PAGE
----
Because there are different kinds of nothing—a fact that no one ever tells you. There are different ways to be weightless, a dozen methods of entering a room invisibly, a hundred strategies for never drawing attention to yourself.
I am an expert in nothing. If I had written my senior thesis on nothing, instead of the economics of microcredit, I would have noted, first, that nothing has texture and heft.
Nothing has the nap of a discarded velveteen couch. It’s soft as a kitten in one direction, but when you pet it the other way it releases the musty smell of storage, and it feels stiff and unpleasant against your hand.
What I knew about kissing was that you put your mouth against another person’s mouth, and something happened.
You breathed through your nose and pushed your tongues around. Somehow you knew how much to push, and when, and how to keep spit from draining down your chin. Or you kissed like in the movies, clutching each other’s faces while the camera spinning around you mirrored the spinning in your heart, the dizzy-light wonder of feeling wanted.
All of this I learned from books and movies, magazines and Internet clips. But what I knew about kissing before Contact Improv was nothing.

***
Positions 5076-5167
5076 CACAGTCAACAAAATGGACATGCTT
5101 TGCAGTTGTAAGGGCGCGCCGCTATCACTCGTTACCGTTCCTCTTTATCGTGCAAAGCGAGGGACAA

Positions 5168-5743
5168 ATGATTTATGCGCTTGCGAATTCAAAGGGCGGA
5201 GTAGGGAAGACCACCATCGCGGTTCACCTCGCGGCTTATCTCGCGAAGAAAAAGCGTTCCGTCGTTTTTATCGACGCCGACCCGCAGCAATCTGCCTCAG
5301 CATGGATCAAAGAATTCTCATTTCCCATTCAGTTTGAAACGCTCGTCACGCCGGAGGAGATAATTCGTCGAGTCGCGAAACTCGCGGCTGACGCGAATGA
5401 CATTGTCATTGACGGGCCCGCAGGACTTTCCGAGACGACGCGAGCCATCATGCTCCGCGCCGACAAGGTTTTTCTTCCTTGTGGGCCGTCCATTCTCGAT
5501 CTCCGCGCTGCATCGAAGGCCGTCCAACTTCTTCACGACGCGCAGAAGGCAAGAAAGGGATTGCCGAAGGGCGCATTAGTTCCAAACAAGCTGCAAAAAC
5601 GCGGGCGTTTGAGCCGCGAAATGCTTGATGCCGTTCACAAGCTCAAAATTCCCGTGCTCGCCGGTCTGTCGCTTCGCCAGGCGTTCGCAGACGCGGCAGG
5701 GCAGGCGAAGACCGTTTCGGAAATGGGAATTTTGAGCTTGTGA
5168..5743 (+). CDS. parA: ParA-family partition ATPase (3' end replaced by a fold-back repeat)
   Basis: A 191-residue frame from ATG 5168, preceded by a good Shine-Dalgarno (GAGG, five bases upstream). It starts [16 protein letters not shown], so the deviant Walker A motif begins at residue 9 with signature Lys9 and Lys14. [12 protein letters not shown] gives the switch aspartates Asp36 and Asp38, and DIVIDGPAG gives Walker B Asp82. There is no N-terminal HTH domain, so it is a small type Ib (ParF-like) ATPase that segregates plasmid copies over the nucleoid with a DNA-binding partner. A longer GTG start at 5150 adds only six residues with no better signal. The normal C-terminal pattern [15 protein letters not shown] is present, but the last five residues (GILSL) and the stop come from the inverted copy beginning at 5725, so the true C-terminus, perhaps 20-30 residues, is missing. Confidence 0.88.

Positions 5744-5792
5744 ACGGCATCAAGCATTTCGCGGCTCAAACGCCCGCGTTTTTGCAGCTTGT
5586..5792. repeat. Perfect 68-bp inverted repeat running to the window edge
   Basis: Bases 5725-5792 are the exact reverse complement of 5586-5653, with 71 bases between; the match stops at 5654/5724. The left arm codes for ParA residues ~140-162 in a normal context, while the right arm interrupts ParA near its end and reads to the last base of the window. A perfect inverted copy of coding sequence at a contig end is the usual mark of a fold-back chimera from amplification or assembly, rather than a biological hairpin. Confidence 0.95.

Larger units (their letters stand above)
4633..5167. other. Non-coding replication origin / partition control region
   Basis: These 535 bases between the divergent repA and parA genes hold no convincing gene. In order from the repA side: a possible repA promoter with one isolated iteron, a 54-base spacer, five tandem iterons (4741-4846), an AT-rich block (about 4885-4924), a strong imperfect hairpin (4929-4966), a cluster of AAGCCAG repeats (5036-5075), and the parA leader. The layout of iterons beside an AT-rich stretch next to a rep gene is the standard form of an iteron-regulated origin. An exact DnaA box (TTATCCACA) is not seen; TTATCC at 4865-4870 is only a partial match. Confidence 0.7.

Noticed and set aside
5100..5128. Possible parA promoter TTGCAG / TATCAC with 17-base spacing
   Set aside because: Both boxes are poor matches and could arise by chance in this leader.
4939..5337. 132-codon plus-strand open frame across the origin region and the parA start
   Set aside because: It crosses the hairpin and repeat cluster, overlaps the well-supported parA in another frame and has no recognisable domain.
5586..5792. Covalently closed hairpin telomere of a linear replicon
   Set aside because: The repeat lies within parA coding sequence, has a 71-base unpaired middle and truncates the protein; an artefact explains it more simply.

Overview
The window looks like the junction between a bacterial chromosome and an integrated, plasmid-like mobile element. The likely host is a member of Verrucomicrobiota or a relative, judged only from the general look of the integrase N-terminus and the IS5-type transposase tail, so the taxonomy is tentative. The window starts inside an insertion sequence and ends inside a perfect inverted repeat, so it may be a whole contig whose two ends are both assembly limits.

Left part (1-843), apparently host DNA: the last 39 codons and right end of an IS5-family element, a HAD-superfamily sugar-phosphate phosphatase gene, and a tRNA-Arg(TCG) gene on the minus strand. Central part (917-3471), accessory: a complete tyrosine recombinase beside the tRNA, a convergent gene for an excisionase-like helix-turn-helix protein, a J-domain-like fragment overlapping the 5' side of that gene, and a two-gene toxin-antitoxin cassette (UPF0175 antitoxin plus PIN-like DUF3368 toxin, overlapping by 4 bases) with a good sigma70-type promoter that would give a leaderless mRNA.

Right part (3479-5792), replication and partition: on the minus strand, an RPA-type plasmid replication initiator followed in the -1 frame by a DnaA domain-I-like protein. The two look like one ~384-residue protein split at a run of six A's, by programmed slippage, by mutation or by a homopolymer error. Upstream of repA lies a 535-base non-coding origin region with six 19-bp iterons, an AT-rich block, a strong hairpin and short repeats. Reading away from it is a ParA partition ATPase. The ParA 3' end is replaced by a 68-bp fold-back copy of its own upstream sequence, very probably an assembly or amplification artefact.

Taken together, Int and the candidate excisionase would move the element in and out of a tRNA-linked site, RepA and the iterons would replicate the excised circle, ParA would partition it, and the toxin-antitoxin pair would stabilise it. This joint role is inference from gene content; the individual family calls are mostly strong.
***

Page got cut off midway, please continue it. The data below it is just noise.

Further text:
The advantage of nothingness and expert invisibility is that I can learn, and I can see.
That first day, sitting on the stage in what Maggie called our “share circle,” a term I rolled my eyes at—then—I saw five males, five females, plus me.
What I learned from this observation is that there was something about this class that held some incentive for males. The male-to-female ratio of Contact Improv was nearly equal, and this was rarely the case on our small liberal arts campus.
Small liberal arts campuses are for women and men who somehow believe they are exceptions to the dominant culture. But of course are not.
What I saw was that the males were on one side of the share circle, and the females were on the other.
What I learned was that this meant that everyone’s insouciant posture and witty introductions meant nothing.
Maybe most of them would have known, if I had asked them, how to kiss, but they did not know—then—if what they really wanted to do was kiss each other. For credit.
What I saw, when I said my name to the group, Winnie Frederickson, was Maggie’s large blue eyes connect with mine for a longer-than-normal time, and before she looked away she looked at me again, looked at my entire body sitting on the floor of the stage.
What I learned was that I would not be permitted to be invisible.
My expertise at nothingness would not help me here.
This professor, who introduced herself as “Maggie,” who was very obviously not wearing a bra under her leotard and whose feet were bare at the hems of her sweatpants, saw me.
That meant everyone else saw me, too.
I learned this when Cal, the Classics professor’s kid, nudged my thigh with his knee and whispered, “Maybe teacher’s found her pet. Whatcha think?”
Then I saw his blush when I looked right back at him, fully something, fully weighted by the gravity of the stage floor, fully visible, and said—did not whisper—“I think this time, it’s not you.”
I don’t know what he saw.